Bio & Life Sciences Government Healthcare

Senators Seek to Legislate DNA Privacy—But Is It Really Possible?

Senator Elizabeth Warren joined with Republican Mike Enzi of Wyoming to protect some DNA data. (photo U.S. Treasury Department)

A new bill introduced by Senators Elizabeth Warren and Mike Enzi would add important privacy protections for genetic data generated by federally funded scientists or housed in government databases. It aims to protect research participants who expect their data to remain confidential. Even if the bill passes, though, the genetic data may not always be protected. But some genomics leaders now say full protection may not even be possible.   More

Bio & Life Sciences Healthcare

Healthcare Goes Digital: Fewer Hospitals, Empowered Doctors, and a Medical Sharing Economy

Digital tools hold the promise of not just making people healthier, but radically upending the structure of the healthcare industry.   (Photo: Africa Studio via Shutterstock)

Tech is helping drive exciting changes in healthcare, though they don’t galvanize public attention like driverless cars or virtual reality headsets. But as the industry embraces digital strategies, American patients may begin to see a patient-centric model that will streamline the system and upend the way medical professionals operate.   More

Arts & Culture Bio & Life Sciences

Glowing Rabbits and Sculptures That Breathe: The Rise of BioArt

Glowing-Bunny-CMYK

“BioArt” is a growing movement that involves either using living organisms as part of a work of art or imitating life processes and biological research to create art that critiques or embraces life sciences. Artists have created glowing bunnies, sculptures that breathe, and even encoded sexual drawings in living cells.   More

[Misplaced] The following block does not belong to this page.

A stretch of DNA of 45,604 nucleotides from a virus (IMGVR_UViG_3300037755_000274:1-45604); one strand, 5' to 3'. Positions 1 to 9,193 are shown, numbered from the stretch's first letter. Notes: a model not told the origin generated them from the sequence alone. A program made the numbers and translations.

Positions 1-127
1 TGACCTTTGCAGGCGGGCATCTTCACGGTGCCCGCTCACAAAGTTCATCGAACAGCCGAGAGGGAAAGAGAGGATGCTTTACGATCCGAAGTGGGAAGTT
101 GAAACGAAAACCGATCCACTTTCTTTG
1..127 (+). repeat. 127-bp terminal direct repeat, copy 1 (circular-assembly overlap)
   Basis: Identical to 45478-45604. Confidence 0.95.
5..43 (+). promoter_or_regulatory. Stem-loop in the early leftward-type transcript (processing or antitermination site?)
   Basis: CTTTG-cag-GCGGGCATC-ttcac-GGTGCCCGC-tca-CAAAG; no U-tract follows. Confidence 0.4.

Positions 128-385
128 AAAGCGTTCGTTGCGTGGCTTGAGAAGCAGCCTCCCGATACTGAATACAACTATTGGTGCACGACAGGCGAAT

Bio & Life Sciences Healthcare

Lawsuit Underscores Risk of Thinking Genetic Tests Authoritative

Interpreting the results of genetic testing remains as much art as science. (Image courtesy Shutterstock)

A recently filed lawsuit suggests trouble may be brewing for the new era of genomic testing. A mother claims an inaccurate test result contributed to the death of her young son, who had a mitochondrial disorder. But interpreting genetic tests remains as much art as science, which we will have to accept if this field is to get on its feet. It would be a shame if such tragedies hindered the innovations that will ultimately make genomic medicine more reliable.   More